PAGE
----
here ya go:
1. background (number of years in advanced role, rational for becoming cns) i've been a nurse for a total of 18 years and and apn since 2006. my rationale for becoming a cns was kinda lame: the hospital-affiliated college of nursing offered the cns program and in il a cns = np as to scope of practice. the hospital paid for school and then you owed them 2 years of work. however, i did the cns as a post-msn certificate and when i got done, there were no jobs at the hospital for cns's. so, i stayed a staff nurse until i could find an outside job, then repaid the hospital to the tune of thousands of dollars. i did an adult health cns in 2006 and then recently (2010) went back and did a peds cns just so that i can see all ages. again, not the way i would have done it in hindsight: i did two complete programs and over 1100 hours of clinical total.
2. what is your work environment i work for a nephrology practice and do rounding on dialysis patients in multiple outpt dialysis units. i currently see about 260 pts/week.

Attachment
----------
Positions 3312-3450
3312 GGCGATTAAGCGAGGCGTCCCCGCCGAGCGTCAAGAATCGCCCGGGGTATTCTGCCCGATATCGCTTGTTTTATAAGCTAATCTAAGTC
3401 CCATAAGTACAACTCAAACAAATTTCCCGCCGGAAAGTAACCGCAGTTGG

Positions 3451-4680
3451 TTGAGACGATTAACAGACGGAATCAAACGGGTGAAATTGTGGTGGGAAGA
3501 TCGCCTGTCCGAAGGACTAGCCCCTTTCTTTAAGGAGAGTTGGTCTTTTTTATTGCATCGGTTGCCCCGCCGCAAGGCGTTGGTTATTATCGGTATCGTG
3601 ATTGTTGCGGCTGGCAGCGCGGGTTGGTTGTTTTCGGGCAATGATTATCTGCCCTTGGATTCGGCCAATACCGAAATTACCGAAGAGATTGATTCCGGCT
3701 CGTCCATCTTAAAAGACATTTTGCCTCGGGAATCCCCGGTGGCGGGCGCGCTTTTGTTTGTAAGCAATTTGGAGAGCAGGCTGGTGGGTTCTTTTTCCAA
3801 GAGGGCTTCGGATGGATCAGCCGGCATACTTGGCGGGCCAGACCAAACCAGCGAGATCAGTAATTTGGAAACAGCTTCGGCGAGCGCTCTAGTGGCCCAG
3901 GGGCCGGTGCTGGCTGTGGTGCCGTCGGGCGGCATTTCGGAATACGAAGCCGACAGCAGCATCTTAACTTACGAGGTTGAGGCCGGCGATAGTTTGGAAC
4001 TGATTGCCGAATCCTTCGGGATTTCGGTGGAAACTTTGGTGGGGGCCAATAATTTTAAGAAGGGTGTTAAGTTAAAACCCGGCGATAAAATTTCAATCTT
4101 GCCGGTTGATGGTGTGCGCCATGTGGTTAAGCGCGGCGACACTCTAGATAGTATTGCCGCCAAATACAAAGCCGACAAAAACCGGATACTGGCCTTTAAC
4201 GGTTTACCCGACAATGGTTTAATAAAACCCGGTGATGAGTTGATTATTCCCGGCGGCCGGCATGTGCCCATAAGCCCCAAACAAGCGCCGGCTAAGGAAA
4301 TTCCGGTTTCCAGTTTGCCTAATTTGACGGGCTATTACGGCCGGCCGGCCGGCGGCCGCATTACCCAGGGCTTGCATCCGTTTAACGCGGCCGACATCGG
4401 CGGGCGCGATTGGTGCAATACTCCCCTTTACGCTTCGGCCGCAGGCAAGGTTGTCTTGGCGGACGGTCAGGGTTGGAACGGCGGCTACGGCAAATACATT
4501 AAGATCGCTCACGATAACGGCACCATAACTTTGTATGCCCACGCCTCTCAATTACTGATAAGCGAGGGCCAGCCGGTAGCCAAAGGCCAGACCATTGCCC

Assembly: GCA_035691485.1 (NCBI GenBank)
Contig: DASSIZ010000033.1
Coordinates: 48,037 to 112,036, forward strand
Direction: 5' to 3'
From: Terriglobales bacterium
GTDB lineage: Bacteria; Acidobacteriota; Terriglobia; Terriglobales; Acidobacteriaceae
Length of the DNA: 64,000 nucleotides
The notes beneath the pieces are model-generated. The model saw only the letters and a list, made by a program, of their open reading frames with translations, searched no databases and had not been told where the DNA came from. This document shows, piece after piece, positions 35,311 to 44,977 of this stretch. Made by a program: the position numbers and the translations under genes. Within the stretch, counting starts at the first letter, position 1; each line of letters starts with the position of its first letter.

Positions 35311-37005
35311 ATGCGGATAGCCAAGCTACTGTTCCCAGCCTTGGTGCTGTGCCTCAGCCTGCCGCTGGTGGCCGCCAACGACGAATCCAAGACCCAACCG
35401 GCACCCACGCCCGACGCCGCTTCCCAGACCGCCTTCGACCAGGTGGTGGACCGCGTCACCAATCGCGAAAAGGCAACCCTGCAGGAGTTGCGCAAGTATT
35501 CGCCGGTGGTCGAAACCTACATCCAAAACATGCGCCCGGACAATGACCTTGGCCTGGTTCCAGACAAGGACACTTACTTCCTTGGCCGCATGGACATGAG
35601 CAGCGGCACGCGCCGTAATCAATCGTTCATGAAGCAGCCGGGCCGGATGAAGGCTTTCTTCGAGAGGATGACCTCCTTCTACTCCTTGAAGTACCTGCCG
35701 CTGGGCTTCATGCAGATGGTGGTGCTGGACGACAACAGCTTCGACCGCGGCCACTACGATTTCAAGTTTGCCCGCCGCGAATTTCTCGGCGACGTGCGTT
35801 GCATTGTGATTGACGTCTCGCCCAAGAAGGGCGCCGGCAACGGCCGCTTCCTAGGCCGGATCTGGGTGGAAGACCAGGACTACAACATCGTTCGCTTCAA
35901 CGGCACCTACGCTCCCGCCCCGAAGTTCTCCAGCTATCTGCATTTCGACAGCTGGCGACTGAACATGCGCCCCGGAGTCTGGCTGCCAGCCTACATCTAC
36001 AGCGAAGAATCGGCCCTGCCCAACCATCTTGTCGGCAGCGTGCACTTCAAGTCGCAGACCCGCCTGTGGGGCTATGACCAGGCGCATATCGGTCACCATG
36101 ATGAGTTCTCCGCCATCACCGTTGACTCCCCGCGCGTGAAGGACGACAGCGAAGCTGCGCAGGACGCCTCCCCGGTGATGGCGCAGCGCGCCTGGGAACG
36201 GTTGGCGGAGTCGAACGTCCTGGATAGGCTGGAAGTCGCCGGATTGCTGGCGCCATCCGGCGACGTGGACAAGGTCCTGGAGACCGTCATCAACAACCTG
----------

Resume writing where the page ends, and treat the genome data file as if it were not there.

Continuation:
3. organizational structure related to the advanced practice position i work for a private nephrology practice and we have a practice manager who has an mba, 15 mds, 5 midlevels (fnps, pas, me).
4. roles and responsibilitiesi function as an apn: assess, order tests, interpret the tests, treat the pt. my main job is to manage pts dialysis. however, renal pts have many comorbidities so i manage diabetes, htn, cad, gi issues, etc. i also take call and round on inpt renal pts: do the h&p, consult, soap note, etc.
5. perceptions of licensure, certification, and reimbursement issues in current role i practice in il and we recently received class ii prescriptive authority. thats the biggest change recently. as a cns, if you are looking at the apn role, its important to be fully aware of your state's scope of practice: is the cns considered an apn, do they have prescriptive authority? also, how is the cns used in the environment where you want to work.
6. any continuous professional development?[color="sandybrown"]yes, cme is necessary in order to renew your professional state licenses as well as your certifications. my practice gives us $1500/year and 5 days for paid cme which is pretty generous.